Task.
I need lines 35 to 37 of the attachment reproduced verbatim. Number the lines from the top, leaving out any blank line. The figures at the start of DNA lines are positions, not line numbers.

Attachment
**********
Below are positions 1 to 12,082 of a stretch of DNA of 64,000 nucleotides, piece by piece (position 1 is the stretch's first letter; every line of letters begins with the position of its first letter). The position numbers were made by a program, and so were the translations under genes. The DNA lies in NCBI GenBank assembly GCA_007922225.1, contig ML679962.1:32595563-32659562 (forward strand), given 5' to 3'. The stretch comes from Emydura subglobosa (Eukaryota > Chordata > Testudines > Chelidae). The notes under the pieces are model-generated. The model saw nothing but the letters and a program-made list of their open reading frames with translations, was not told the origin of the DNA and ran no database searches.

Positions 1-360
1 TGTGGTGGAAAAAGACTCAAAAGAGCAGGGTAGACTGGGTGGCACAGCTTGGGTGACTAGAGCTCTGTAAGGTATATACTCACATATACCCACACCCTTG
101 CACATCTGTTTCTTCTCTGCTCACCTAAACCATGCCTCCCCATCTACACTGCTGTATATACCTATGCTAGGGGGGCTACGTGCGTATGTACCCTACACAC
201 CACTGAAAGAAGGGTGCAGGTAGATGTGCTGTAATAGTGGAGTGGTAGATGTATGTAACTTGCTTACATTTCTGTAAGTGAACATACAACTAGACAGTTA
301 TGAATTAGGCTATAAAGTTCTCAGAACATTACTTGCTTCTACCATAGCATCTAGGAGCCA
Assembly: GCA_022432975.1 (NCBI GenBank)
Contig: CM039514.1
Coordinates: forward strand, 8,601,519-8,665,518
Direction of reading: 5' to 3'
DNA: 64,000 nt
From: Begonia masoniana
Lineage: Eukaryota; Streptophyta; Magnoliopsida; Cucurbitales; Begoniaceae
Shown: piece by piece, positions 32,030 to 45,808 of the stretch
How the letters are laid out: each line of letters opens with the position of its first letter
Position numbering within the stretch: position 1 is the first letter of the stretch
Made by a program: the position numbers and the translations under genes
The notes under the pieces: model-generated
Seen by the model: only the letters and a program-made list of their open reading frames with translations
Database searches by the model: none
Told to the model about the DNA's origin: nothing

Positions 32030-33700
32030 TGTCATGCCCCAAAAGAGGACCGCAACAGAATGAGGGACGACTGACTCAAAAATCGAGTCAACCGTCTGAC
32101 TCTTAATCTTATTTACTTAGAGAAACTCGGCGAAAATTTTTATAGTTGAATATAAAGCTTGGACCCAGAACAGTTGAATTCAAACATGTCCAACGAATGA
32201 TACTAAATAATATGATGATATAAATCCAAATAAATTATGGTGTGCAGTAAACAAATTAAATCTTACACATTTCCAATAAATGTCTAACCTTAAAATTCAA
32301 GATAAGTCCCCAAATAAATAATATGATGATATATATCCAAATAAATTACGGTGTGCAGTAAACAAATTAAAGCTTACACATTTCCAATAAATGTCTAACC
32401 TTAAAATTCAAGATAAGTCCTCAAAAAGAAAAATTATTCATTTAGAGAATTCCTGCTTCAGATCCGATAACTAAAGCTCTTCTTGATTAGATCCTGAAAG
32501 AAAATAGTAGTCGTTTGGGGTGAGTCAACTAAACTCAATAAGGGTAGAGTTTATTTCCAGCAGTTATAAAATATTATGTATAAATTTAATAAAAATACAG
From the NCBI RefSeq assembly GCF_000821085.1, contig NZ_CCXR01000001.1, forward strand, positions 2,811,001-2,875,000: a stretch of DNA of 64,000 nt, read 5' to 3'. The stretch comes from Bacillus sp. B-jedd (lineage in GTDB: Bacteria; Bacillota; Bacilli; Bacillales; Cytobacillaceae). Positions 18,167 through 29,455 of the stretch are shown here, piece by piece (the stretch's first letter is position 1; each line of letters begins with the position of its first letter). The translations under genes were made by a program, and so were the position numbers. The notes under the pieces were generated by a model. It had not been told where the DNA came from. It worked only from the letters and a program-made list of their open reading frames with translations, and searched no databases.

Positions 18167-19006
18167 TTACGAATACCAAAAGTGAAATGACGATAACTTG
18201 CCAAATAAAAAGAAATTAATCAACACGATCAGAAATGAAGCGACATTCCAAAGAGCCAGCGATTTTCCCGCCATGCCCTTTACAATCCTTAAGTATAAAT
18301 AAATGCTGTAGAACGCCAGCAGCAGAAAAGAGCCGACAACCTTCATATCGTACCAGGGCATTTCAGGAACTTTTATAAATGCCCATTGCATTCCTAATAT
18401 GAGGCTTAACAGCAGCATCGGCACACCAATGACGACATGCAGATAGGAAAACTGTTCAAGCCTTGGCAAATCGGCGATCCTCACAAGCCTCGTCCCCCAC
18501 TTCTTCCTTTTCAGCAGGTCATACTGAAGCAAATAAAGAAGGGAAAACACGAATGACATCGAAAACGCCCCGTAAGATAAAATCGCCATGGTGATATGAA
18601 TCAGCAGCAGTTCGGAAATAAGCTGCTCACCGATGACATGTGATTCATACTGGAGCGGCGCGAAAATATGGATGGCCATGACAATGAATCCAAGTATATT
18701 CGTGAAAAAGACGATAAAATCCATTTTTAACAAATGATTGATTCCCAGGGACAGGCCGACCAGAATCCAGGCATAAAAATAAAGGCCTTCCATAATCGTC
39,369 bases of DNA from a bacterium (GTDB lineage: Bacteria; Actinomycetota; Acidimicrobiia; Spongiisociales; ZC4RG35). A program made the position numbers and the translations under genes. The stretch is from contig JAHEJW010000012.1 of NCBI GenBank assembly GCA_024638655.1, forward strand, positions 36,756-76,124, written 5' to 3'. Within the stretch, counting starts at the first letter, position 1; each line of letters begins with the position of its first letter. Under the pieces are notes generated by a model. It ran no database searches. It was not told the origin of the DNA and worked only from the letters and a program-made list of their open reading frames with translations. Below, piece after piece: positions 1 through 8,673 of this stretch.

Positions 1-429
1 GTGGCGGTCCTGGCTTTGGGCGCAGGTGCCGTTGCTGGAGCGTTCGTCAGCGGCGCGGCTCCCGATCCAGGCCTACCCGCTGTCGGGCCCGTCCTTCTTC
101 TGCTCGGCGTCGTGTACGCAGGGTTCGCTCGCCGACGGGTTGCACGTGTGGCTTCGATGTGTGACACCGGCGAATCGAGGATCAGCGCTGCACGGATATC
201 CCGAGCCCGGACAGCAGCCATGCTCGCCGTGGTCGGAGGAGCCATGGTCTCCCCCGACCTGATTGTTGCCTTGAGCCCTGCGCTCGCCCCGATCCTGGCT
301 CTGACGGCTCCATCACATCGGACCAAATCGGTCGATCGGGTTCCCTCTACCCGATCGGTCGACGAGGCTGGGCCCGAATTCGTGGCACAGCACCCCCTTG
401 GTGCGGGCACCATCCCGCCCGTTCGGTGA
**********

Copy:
18501 TTCTTCCTTTTCAGCAGGTCATACTGAAGCAAATAAAGAAGGGAAAACACGAATGACATCGAAAACGCCCCGTAAGATAAAATCGCCATGGTGATATGAA
18601 TCAGCAGCAGTTCGGAAATAAGCTGCTCACCGATGACATGTGATTCATACTGGAGCGGCGCGAAAATATGGATGGCCATGACAATGAATCCAAGTATATT
18701 CGTGAAAAAGACGATAAAATCCATTTTTAACAAATGATTGATTCCCAGGGACAGGCCGACCAGAATCCAGGCATAAAAATAAAGGCCTTCCATAATCGTC